A little heavy for a blog entry, huh? I post my share of light-hearted stuff, so bear with me.
On Sunday, I posted about it being DonateLife week, but didn’t really explain why I support it. My friends called me on it. The word ‘gutless’ may have been used. Lovingly, of course.
So here goes. I’d like to think that I’d support DonateLife week anyway, but the main reason I support it is because organ donation has affected my family, and will affect me directly in the future.
I have polycystic kidney disease (PKD). Boohoo, sniff, woe is me. I’m not saying this for sympathy, but to set the scene. It doesn’t make me special: in fact, according to trusted information source Wikipedia, PKD is the most common life-threatening genetic disease, affecting an estimated 12.5 million people worldwide. And, amazingly, Wikiworld even manages to provide a source for this figure, so it must be true. At least, it was in 2004.
There are lots of technical explanations of the disease out there, but here’s my attempt in layman’s terms: I have cysts on my kidneys. My kidneys will continue to grow cysts. There are many related side effects which are fun enough to deal with (including high blood pressure and the development of cranial aneurysms), but the most obvious impact is that these cysts impair my kidney function, and as they continue to form and grow, my kidney function will become progressively worse. At some stage, I will probably need dialysis to aid in kidney function. And at some point, my kidneys will fail me completely, and I will need a new one in order to survive.
I’ve known this for quite a while and am okay with it. My family and friends are amazingly supportive, and I’ve even had a few kidney offers from them. I’ve always thought that I couldn’t take a kidney from someone I know and love. But one friend in particular hasn’t just offered, but talks and acts as if the deal is done. She is adamant that I will have her kidney.
She travels the world, and ends every tale of her travels with, “but don’t worry, my kidneys are still good.” When I’m exhausted and having a sook about how tired my assorted medications make me, she taps her lower back and says, “I’m ready, just tell me when!” She often asks me which kidney I’d prefer. “Right or left, Emmo, your choice.” And when I mention that Cameron has also offered his kidney, she pfffffffts. “Pffffffft, you can’t both go through the surgery at the same time. You have a family.”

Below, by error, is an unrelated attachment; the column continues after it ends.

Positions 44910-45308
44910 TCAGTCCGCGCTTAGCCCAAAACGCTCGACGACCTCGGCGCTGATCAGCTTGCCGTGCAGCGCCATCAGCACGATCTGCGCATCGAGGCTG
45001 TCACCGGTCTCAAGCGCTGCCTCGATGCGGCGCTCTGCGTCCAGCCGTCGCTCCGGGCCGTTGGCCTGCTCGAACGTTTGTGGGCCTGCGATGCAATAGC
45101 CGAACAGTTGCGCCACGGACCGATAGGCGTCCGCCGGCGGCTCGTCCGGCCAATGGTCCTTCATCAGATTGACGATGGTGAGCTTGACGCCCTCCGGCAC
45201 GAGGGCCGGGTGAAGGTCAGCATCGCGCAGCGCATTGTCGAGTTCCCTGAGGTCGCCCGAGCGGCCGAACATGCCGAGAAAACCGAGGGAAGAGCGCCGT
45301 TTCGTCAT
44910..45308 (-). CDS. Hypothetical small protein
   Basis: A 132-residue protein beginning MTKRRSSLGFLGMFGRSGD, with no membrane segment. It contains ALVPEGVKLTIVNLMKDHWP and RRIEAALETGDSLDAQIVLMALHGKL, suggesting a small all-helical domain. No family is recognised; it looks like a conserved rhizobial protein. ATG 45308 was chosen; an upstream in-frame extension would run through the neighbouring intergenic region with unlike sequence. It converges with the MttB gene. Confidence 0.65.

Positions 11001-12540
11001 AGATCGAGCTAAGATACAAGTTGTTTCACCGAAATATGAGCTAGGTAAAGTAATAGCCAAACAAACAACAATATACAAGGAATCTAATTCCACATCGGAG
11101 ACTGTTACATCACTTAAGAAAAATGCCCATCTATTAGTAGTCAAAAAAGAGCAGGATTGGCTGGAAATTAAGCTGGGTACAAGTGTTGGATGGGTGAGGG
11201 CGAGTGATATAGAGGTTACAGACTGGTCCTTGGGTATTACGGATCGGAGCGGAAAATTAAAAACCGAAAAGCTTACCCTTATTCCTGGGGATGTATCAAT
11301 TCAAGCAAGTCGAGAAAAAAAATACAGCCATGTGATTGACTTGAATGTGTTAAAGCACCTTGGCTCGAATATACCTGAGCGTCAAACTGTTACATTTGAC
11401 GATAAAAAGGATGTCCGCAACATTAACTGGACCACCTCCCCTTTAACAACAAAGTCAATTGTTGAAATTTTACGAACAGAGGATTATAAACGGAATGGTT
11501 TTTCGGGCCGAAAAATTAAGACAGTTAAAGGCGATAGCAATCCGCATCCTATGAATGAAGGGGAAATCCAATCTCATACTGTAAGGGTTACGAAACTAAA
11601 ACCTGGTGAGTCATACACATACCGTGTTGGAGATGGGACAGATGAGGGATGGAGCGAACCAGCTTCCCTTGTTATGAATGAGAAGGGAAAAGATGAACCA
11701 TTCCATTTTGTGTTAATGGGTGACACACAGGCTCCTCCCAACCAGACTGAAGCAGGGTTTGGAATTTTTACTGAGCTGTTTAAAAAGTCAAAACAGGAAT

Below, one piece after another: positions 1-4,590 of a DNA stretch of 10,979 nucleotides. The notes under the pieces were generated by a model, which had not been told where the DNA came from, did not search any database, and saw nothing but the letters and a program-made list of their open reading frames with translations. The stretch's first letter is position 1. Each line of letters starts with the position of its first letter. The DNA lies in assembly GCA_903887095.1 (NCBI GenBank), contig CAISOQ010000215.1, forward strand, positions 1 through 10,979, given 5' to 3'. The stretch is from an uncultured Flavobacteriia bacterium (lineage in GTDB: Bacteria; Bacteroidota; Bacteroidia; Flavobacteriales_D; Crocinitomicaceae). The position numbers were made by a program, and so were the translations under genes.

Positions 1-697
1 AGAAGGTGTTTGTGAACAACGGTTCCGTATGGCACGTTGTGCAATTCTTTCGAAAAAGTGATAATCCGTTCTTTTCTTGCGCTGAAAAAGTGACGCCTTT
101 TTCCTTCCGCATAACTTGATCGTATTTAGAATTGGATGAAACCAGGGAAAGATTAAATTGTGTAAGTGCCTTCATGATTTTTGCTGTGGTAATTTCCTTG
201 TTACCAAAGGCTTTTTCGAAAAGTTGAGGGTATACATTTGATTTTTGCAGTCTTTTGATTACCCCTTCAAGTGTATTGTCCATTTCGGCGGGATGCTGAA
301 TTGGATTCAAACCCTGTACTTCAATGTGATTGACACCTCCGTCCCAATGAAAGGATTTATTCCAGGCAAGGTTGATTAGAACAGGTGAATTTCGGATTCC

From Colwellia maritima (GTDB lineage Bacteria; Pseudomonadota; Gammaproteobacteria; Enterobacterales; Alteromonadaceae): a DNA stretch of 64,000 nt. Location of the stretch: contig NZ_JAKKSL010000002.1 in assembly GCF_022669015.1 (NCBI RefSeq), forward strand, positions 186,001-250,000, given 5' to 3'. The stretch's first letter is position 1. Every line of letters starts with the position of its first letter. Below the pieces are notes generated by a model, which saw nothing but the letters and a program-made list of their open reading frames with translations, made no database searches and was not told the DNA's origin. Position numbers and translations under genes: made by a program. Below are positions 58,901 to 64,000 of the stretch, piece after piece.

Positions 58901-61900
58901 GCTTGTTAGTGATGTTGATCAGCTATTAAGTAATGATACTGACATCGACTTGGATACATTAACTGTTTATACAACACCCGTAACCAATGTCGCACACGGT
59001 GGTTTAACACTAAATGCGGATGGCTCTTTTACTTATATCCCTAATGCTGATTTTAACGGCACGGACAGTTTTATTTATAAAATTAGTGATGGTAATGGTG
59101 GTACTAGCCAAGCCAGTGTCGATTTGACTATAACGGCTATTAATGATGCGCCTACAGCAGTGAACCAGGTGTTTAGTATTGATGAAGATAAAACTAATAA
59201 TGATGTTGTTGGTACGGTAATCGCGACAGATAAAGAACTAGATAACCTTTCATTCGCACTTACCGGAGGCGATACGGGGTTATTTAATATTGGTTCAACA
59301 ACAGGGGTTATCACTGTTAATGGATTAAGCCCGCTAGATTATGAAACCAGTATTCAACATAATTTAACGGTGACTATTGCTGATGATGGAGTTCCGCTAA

I usually wave these comments off. But the more I think about, the worse the alternative looks, and not just for me. If I refuse the offer of a kidney from a dear friend who is genuine and selfless in her offer, then am I sending a message to the universe that I’m hoping someone who happens to be a match for me will die (and happen to be an organ donor)? And even if I don’t believe that my need caused some cosmic butterfly effect that resulted in the death of a stranger, what about the next person on the donor list who missed out on the kidney I ended up with because I was too proud to accept the best gift someone could give me?
And that’s assuming I ever actually make it anywhere near the top of the list myself.
I used to be certain I’d say no, but now I’m not so sure. Of course, even if I say okay, let’s give it a go, there are lots of things that can stop us. The odds are definitely against my friend being a match for me. But I have to make the decision as to whether we will test the feasibility.
This is something I don’t have to decide now, or even soon. But the time gets closer every day.
DonateLife week is about prompting discussion of organ donation, with a focus on registering as an organ donor and letting your family know your wishes. It’s not about living donation.
So why support it? Because not everyone has a friend who is adamant that they will give you a kidney. And not everyone has a condition affecting an organ that can be received from a living donor.
Sorry. Heavy day. Hopefully I learn something light and fluffy tomorrow.
Has organ donation affected you or your family? Do you have a donation story to share?